a chronic or persistent disorder of the mental processes caused by brain disease or injury and marked by memory disorders, personality changes, and impaired reasoning.
Loss of cognitive abilities, including memory, concentration, communication, planning, and abstract thinking, resulting from brain injury or from a disease such as Alzheimer's disease or Parkinson's disease. It is sometimes accompanied by emotional disturbance and personality changes.
[Latin dēmentia, madness, from dēmēns, dēment-, senseless; see dement.]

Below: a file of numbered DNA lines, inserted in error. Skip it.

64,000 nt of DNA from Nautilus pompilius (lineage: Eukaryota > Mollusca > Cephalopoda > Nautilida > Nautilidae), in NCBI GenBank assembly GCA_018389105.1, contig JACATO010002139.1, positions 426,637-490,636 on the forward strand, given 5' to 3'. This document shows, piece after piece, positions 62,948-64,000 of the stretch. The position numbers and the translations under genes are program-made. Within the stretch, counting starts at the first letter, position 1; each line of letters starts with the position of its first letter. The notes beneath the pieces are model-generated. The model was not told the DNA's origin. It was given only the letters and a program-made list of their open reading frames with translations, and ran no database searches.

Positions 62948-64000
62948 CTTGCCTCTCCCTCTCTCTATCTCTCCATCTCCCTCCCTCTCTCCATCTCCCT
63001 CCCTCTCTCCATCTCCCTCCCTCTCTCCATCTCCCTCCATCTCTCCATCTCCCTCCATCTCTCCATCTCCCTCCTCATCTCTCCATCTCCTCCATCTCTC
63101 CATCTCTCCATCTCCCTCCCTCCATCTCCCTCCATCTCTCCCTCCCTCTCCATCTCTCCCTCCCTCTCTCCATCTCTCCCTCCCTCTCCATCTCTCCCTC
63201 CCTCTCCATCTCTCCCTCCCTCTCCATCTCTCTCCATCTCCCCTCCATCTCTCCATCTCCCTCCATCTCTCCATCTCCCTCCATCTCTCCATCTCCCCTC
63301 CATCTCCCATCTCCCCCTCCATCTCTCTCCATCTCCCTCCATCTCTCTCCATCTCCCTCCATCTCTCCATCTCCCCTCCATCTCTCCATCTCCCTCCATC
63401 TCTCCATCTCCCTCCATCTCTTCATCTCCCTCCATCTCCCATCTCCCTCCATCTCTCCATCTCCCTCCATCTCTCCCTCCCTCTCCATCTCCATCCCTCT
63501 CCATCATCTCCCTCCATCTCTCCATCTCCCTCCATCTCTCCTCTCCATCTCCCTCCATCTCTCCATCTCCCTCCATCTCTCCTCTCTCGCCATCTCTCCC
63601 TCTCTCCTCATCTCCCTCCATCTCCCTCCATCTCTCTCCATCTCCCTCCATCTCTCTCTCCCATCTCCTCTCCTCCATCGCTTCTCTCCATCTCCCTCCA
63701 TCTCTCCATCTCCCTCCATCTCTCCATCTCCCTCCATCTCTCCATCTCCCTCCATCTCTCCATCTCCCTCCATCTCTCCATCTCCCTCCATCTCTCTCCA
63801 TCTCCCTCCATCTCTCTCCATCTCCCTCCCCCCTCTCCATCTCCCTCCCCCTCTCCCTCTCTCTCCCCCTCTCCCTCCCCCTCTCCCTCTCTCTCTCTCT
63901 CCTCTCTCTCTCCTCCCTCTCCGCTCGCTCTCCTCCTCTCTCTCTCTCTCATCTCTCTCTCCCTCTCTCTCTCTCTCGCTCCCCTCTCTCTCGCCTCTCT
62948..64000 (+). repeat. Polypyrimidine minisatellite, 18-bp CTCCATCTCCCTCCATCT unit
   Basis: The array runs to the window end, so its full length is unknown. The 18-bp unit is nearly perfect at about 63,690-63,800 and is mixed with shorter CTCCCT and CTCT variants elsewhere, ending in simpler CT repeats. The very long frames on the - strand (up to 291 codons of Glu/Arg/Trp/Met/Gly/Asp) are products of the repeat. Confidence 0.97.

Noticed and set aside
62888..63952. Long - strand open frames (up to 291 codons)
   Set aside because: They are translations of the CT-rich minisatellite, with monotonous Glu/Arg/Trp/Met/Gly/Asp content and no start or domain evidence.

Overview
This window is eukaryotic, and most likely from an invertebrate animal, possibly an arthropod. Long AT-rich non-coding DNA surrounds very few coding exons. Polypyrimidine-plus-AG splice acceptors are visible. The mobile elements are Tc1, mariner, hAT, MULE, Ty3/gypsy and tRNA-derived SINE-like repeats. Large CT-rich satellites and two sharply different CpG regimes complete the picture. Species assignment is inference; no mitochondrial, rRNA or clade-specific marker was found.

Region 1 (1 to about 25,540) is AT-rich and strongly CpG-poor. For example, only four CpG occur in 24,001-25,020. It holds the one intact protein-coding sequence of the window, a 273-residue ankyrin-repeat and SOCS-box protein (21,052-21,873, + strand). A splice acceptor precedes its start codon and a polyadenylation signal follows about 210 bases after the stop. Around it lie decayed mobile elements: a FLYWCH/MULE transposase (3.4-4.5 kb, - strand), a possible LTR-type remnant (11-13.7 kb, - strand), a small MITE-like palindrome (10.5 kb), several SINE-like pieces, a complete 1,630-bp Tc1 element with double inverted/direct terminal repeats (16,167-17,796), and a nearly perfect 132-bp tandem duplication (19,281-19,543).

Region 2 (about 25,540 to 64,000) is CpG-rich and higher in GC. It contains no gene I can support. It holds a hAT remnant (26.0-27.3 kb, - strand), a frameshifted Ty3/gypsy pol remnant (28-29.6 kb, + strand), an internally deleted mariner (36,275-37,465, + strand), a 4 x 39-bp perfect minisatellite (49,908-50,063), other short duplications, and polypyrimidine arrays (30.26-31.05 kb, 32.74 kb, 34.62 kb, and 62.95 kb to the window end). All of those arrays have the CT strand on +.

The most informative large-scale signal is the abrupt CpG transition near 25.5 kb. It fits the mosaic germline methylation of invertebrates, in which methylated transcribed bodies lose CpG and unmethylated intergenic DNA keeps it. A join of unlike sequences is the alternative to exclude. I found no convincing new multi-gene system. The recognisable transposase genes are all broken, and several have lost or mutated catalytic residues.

dementia (dɪˈmɛnʃə; -ʃɪə)
(Pathology) a state of serious emotional and mental deterioration, of organic or functional origin
[C19: from Latin: madness; see dement]
(dɪˈmɛn ʃə, -ʃi ə)
de•men•tia (dɪˈmɛn ʃə, -ʃi ə)
severely impaired memory and reasoning ability, usu. with disturbed behavior, associated with damaged brain tissue.
[1800–10; < Latin dēmentia madness <dē-de- + mēns mind + -ia-ia]